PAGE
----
GENEVA (REUTERS) - The World Health Organisation (WHO) tightened its air quality guidelines on Wednesday (Sept 22) for the first time since 2005, hoping to spur countries toward clean energy and prevent deaths and illness caused by air pollution.
The new recommendations targeting pollutants including particulate matter and nitrogen dioxide, both of which are found in fossil fuel emissions, could save "millions of lives", it said.
Air pollution kills at least 7 million people prematurely each year. Even at very low levels, research has shown "air pollution affects all parts of the body, from the brain to a growing baby in a mother's womb," WHO Director-General Tedros Adhanom Ghebreyesus told a news conference.
The United Nations body hopes the revisions encourage their 194 member countries toward actions that slash fossil fuel emissions, which are also driving climate change.
Globally, countries are under pressure to pledge bold emissions-cutting plans ahead of the UN climate conference in November in Glasgow, Scotland.
Scientists applauded the new guidelines, but worried that some countries would have trouble implementing them, given that much of the world was failing to meet the older, less stringent standards.
In 2019, a full 90 per cent of the global population was breathing air considered unhealthy by the 2005 guidelines, according to WHO data. And some countries, such as India, still have national standards that are looser than those 2005 recommendations.
In the European Union, which has standards that are significantly higher than the WHO's older recommendations, some countries failed to keep average annual pollution levels within legal limits in 2020, even with the industry and transportation shutdowns due to the coronavirus pandemic.
Experts said that efforts to curb pollution by reducing fossil fuel use would provide a double benefit, in both improving public health conditions and bringing down climate-warming emissions.
"The two go hand in hand," said Kurt Straif, a former scientist with the WHO's International Agency for Research on Cancer, who is a visiting professor and co-director of the Global Observatory on Pollution at Boston College.
"While implementation is extremely challenging, it is also a once-in-a-generation opportunity in the post-COVID recovery."
The new recommendations slash in half the WHO limits for a measure called PM2.5, which stands for particulate matter smaller than 2.5 micrometers - or less than one-thirtieth the width of a human hair. That is small enough to travel deep into the lungs and even enter the blood stream.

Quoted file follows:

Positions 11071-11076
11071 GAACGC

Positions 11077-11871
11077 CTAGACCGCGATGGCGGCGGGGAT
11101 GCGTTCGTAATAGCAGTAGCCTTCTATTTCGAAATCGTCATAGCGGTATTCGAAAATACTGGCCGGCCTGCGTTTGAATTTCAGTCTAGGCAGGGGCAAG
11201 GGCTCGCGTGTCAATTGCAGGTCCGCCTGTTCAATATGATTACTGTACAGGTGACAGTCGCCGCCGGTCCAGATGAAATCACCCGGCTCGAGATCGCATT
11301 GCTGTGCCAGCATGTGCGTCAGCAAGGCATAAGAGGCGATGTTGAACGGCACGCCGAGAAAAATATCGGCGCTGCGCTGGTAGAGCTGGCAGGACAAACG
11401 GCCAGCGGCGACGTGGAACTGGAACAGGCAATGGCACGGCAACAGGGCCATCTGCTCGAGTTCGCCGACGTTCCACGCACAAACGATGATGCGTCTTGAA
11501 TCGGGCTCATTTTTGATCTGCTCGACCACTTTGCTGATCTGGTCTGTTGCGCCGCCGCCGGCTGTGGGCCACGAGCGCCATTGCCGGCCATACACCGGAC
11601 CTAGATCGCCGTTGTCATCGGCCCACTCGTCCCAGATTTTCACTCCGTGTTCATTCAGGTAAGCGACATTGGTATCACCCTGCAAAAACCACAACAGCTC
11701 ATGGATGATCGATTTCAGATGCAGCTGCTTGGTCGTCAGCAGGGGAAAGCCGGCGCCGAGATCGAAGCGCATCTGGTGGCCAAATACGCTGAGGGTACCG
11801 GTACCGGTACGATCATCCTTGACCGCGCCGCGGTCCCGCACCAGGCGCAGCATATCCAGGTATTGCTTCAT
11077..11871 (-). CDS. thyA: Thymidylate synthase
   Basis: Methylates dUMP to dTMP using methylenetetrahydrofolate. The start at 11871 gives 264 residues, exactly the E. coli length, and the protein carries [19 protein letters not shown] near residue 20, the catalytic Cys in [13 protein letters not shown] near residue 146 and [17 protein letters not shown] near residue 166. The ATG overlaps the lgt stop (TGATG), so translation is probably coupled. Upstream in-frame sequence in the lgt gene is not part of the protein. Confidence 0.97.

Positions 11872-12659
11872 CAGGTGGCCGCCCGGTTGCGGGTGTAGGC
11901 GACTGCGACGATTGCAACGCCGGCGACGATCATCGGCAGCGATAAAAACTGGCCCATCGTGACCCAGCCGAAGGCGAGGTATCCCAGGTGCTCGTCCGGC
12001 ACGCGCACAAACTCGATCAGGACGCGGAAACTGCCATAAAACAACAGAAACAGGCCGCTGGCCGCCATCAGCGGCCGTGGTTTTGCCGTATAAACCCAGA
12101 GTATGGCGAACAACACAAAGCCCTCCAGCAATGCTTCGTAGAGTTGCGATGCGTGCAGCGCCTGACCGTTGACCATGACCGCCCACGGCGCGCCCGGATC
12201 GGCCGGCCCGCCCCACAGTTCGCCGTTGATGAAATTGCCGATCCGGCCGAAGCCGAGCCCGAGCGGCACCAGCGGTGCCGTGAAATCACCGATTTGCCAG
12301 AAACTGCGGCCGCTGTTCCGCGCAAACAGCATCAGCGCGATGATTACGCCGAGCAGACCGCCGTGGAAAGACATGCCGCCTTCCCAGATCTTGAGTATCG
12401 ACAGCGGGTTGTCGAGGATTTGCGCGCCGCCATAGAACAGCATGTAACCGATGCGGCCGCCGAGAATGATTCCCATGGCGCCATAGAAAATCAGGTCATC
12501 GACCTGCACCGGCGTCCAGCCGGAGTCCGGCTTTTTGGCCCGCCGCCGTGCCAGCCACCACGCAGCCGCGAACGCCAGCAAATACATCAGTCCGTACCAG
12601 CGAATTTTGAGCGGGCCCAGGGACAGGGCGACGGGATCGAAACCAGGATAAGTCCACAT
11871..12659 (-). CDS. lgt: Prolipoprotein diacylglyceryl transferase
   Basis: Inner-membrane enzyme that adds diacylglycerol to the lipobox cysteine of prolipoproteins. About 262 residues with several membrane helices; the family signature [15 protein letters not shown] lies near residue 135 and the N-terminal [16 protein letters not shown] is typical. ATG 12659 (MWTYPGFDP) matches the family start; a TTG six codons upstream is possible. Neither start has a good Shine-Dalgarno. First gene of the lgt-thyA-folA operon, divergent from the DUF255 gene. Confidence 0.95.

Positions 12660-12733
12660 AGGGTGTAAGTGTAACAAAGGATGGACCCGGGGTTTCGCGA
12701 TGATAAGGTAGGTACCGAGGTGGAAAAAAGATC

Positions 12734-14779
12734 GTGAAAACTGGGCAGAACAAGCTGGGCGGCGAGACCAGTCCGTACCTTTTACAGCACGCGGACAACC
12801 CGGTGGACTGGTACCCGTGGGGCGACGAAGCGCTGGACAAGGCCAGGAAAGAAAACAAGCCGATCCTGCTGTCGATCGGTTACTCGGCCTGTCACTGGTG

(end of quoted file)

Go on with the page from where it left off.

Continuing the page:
According to the new limits, average annual PM2.5 concentrations should be no higher than 5 micrograms per cubic meter.
The old recommendations set the average annual limit at 10.
But scientists have determined that long-term exposure to concentrations even that low still contributed to heart and lung diseases, stroke and other negative health impacts.
Hardest hit are those living in low- and middle-income countries reliant on burning fossil fuels for electricity.
"The evidence is pretty clear that poorer populations and more socially disadvantaged populations are going to be more exposed, just because of where they are living," said Jonathan Grigg, a paediatrician and researcher at Queen Mary University of London. Generally, he said, these groups emit less pollution, yet face more of its consequences.
Meeting the new guidelines would not only improve overall health, but could work to reduce health inequality, he said.
In announcing the new guidelines, the WHO said that "almost 80 per cent of deaths related to PM2.5 could be avoided in the world if the current air pollution levels were reduced".
The average PM2.5 level in China in the first half of this year was 34 micrograms per cubic metre. For Beijing, the level was 41, the same as last year.
"What matters most is whether governments implement impactful policies to reduce pollutant emissions, such as ending investments in coal, oil and gas and prioritizing the transition to clean energy," said Aidan Farrow, a Greenpeace international air pollution scientist who is based at Britain's University of Exeter.
"The failure to meet the outgoing WHO guidelines must not be repeated," he said in a statement.